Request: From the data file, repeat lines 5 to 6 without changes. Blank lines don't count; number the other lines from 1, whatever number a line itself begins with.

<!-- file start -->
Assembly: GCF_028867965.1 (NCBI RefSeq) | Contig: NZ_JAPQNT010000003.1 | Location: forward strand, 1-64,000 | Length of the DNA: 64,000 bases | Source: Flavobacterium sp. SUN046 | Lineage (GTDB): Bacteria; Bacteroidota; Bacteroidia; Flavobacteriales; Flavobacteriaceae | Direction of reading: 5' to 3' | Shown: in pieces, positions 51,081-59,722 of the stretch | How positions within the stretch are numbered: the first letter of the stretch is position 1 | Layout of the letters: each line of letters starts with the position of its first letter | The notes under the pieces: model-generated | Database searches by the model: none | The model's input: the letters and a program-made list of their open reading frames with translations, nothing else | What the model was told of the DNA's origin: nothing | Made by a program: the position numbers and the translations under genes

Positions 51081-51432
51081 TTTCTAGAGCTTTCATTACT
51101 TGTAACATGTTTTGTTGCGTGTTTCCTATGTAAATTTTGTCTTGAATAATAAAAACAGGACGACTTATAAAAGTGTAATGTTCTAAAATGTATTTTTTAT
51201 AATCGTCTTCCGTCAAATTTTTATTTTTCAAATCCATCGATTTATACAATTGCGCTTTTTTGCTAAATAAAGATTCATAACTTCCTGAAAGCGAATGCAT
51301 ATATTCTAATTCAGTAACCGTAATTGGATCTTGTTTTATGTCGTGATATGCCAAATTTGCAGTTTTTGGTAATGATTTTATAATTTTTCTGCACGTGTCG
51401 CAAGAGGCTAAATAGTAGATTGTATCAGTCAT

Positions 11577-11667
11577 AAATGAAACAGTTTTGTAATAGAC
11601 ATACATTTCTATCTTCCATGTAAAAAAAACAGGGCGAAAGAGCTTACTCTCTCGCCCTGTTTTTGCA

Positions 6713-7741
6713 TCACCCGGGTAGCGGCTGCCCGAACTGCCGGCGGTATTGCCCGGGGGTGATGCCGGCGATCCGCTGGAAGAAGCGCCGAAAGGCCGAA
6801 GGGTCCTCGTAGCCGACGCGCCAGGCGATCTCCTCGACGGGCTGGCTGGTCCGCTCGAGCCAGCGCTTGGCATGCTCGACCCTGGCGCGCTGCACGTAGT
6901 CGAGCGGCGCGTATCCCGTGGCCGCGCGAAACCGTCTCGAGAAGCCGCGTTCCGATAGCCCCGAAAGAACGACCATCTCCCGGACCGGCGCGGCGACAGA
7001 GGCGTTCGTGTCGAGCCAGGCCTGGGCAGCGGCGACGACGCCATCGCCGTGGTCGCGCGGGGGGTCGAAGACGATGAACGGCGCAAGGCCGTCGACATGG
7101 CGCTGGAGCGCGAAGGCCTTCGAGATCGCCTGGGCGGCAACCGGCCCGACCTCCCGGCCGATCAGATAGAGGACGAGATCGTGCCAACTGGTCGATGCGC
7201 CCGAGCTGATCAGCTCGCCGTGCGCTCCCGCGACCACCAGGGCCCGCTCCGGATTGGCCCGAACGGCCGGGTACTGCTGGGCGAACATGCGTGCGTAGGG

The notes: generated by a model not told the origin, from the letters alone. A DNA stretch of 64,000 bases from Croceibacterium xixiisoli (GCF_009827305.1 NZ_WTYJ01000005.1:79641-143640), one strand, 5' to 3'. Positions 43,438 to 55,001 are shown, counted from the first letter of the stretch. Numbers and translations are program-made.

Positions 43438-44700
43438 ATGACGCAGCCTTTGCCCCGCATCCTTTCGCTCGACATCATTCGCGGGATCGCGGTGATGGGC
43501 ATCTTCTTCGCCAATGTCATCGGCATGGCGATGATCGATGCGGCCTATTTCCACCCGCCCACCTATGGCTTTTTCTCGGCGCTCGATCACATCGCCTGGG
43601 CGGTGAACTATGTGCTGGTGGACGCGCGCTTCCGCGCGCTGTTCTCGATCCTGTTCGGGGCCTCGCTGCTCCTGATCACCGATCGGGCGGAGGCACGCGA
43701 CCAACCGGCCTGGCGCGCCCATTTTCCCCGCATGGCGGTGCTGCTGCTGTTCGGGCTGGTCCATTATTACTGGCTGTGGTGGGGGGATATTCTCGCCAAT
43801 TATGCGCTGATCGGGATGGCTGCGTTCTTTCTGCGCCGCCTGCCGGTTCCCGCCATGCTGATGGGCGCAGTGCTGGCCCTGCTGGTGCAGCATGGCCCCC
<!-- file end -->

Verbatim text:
51201 AATCGTCTTCCGTCAAATTTTTATTTTTCAAATCCATCGATTTATACAATTGCGCTTTTTTGCTAAATAAAGATTCATAACTTCCTGAAAGCGAATGCAT
51301 ATATTCTAATTCAGTAACCGTAATTGGATCTTGTTTTATGTCGTGATATGCCAAATTTGCAGTTTTTGGTAATGATTTTATAATTTTTCTGCACGTGTCG